Test has the potential to ‘revolutionise’ veterinary diagnostics.
Researchers in Scotland are developing a revolutionary new blood test for companion animals that detects the early stages of heart disease.
The test is being developed by MI:RNA Ltd – a spin-out firm of Scotland's Rural College - to accurately identify heart disease in cats and dogs before the appearance of symptoms.
It works by collecting a simple blood sample, which is then analysed by artificial intelligence (AI) for biomarkers of cardiovascular disease.
Researchers say the test, ‘NEMO’ (NExtgen Mirna testing with Optimisation), could 'revolutionise' veterinary diagnostics by allowing for the earlier detection of disease.
“The next few months are incredibly exciting for MI:RNA Ltd as we launch our first product,” commented MI:RNA CEO, Dr Eve Hanks.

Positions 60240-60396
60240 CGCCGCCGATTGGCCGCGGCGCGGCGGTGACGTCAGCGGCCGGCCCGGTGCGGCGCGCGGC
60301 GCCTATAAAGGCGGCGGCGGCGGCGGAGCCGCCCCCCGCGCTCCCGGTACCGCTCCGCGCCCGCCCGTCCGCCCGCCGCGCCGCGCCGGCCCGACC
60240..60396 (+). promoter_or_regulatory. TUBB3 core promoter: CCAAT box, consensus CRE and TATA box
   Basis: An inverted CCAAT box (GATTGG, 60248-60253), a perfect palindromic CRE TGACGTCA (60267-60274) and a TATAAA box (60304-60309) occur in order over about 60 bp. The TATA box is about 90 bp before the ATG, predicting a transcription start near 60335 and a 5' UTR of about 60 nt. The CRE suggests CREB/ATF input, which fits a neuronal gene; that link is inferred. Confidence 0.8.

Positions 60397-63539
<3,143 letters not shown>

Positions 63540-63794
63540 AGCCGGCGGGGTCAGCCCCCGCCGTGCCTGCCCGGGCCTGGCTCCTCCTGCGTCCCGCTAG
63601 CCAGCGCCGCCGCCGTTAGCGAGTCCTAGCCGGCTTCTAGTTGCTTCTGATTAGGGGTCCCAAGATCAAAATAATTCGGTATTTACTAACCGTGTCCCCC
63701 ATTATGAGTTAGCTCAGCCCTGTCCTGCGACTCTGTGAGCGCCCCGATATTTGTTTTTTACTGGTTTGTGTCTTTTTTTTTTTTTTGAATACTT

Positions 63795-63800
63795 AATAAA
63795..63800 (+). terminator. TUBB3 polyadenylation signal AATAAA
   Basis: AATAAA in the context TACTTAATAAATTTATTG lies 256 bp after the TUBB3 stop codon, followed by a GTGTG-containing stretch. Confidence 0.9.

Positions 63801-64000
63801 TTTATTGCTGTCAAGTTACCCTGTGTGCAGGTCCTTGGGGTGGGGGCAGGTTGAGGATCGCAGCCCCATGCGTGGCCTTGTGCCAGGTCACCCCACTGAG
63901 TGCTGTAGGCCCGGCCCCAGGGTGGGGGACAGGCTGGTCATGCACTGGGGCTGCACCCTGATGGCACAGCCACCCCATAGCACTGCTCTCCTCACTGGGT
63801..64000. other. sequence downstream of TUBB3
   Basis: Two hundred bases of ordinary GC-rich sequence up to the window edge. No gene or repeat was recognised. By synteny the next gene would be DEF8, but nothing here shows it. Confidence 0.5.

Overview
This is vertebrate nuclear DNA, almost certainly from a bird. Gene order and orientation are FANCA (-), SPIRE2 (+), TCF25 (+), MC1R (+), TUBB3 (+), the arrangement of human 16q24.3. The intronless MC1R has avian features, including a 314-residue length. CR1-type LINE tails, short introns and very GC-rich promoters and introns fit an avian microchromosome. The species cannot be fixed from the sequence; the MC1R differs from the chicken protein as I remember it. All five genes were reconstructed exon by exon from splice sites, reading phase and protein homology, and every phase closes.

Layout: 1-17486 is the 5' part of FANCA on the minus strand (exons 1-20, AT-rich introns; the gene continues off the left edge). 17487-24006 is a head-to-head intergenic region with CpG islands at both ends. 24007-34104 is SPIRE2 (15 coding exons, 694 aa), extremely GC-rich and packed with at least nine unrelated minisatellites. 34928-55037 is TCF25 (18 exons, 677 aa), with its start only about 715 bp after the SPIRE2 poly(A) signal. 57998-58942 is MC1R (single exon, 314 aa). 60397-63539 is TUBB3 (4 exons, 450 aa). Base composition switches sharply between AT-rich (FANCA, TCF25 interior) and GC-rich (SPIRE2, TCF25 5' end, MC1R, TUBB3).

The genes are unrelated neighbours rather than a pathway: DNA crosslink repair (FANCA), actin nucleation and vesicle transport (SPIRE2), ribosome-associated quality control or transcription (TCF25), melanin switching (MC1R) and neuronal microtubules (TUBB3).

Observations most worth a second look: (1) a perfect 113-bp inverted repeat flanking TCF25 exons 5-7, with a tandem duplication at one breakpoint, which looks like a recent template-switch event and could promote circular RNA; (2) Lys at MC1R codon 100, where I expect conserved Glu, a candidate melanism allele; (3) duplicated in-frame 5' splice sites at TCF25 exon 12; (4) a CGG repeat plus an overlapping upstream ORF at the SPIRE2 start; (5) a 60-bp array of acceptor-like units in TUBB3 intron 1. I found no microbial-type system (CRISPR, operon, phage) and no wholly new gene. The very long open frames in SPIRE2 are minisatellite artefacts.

“Our team has pulled together to work towards a successful launch and, luckily, we have a great veterinary community behind us. We will continue our relationship with SRUC as we begin our production animal research and identify new disease targets.”
MI:RNA intends to expand its reach globally to support owners, farmers, animals, and the environment.
While the initial test focuses on utilising blood samples from animals, it has the potential to be used with milk, faeces, urine or saliva.
Scientists are conducting further studies to adapt the test for use in farm animal production, initially to detect Johne’s disease in cattle and later, cardiac testing for the equine market.